I’m a fan of Bulldog‘s male grooming products and recently went to replenish the bathroom cabinet but was unable to get hold of one particular product. I visited four stores familiar to the British High Street – Sainsbury’s, Tesco, Boots and Superdrug – and for those who don’t live in the UK, the first two are supermarkets and the others are health and beauty retailers. All the stores stocked Bulldog’s line and just this one thing was missing.
It’s always an annoyance when a favourite product is withdrawn and a replacement needs to be found, so I thought that I’d email the stores and the manufacturer to find out why there was a stock shortage before trying out alternatives. Easy-peasy, I thought. One email with five bcc’s would do the job…
After having a rummage on their respective websites, I discovered that email is not always their preferred method of contact. Not so easy-peasy after all. Of the five I wanted to email, only one, Boots, actually offers an email address. Here are the main customer service contact points.
- Bulldog Skincare – single form on website
- Sainsbury’s – selection from topic areas on website that ends in offering phone, Facebook, Twitter or BSL (British Sign Language)
- Tesco – click-through several pages to get to form on website.
- Boots – firstname.lastname@example.org, plus phone and web form.
- Superdrug – online chat, Facebook and Twitter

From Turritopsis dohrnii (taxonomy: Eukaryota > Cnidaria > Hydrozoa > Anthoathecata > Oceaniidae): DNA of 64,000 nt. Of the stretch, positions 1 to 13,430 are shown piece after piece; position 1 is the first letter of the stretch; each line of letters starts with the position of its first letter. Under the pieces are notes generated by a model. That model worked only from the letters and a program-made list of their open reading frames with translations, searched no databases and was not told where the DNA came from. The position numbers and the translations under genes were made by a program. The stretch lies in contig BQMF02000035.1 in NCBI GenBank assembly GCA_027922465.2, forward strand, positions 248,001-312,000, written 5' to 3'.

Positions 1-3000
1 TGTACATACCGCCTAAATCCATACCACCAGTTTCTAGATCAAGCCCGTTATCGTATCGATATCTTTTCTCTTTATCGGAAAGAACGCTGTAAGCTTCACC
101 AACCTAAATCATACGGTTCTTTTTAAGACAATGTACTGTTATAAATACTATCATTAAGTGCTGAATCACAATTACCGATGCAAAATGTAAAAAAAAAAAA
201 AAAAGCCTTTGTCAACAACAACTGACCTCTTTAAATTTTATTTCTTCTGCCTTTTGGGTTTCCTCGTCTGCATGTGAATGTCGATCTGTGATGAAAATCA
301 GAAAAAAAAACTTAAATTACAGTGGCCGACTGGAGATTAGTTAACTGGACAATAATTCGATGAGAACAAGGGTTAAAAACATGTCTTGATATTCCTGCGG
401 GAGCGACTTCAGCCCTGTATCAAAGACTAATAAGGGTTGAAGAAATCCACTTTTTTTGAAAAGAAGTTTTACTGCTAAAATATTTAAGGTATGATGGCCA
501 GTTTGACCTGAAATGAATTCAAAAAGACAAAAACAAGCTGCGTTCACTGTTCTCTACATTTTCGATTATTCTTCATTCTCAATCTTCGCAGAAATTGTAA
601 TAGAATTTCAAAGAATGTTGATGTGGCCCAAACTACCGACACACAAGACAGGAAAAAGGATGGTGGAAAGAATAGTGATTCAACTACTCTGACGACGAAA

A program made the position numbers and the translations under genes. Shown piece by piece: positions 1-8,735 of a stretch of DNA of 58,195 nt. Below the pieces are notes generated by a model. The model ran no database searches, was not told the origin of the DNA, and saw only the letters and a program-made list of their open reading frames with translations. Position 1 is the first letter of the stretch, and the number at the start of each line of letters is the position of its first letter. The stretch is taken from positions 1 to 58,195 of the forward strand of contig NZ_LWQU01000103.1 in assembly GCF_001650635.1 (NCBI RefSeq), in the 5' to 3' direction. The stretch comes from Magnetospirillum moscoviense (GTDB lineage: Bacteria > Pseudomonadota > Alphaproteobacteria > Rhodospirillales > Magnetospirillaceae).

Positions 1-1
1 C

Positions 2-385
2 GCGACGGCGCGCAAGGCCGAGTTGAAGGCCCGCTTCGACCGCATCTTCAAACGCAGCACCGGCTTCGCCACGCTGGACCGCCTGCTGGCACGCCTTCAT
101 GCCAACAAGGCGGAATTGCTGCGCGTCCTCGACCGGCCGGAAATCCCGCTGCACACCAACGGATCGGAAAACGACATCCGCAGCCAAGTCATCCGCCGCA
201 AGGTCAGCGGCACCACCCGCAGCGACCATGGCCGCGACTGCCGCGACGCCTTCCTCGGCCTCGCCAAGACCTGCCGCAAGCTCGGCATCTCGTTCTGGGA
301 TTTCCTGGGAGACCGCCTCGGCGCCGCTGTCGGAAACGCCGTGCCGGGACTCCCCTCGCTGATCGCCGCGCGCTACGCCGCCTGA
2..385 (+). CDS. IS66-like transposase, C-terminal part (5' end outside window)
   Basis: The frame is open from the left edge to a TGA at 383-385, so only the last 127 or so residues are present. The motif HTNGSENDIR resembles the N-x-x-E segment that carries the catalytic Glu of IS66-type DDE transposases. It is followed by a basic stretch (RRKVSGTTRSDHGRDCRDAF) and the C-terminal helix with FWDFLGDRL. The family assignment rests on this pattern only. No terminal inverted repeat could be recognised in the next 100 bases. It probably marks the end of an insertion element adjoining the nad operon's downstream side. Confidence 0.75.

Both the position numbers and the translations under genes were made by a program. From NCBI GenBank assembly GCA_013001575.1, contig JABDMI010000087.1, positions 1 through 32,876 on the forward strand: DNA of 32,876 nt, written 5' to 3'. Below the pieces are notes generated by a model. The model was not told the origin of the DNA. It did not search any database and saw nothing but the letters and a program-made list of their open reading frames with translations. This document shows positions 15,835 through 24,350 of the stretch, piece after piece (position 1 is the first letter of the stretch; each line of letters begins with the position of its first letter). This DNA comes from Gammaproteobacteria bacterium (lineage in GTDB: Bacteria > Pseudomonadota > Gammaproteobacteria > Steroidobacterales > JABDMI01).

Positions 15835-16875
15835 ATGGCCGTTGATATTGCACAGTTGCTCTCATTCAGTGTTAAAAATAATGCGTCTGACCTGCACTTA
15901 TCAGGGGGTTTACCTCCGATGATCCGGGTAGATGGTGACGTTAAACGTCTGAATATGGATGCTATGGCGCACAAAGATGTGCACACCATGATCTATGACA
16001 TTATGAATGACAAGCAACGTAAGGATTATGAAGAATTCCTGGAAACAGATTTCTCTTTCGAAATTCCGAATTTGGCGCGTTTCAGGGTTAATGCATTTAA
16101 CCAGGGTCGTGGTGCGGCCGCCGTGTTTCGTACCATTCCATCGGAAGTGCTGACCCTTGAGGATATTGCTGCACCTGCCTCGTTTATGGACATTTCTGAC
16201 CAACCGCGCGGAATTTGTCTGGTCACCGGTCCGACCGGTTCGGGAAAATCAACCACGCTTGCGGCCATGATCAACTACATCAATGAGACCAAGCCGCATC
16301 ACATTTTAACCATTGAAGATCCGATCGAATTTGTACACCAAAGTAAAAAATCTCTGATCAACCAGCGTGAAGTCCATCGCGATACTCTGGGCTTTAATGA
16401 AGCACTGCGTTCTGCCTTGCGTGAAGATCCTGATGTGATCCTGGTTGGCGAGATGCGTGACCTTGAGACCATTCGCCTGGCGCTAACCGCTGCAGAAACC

Well done Boots and kudos to Sainsbury’s for offering BSL upfront to customers, but I’m really disappointed as to how few offer email as a method of communication with customer services. To be fair to the shops, when and where I contacted their customer services, they did respond promptly and with relevant information, so I can’t complain too much. However, there does seem to be a double standard here: the stores seem very happy to spam us with promotional email but if we need to contact them in return, it’s not so easy.
Ev Williams, CEO of Medium, announced that there will be changes made to Medium’s editorial strategy and leadership. Employees of Medium are being given a voluntary exit option if they “would like to take a different path”.
…I want to give an option to those who would rather get off this crazy ride. To that end, we’re offering to everyone in editorial a voluntary separation program (VSP). What this means is that they can choose to leave the company and receive a lump sum of payment of five month’s salary to give a buffer to find their next job. (We will also cover six months of health benefits.) Again, this is voluntary and applies to everyone in the editorial organization…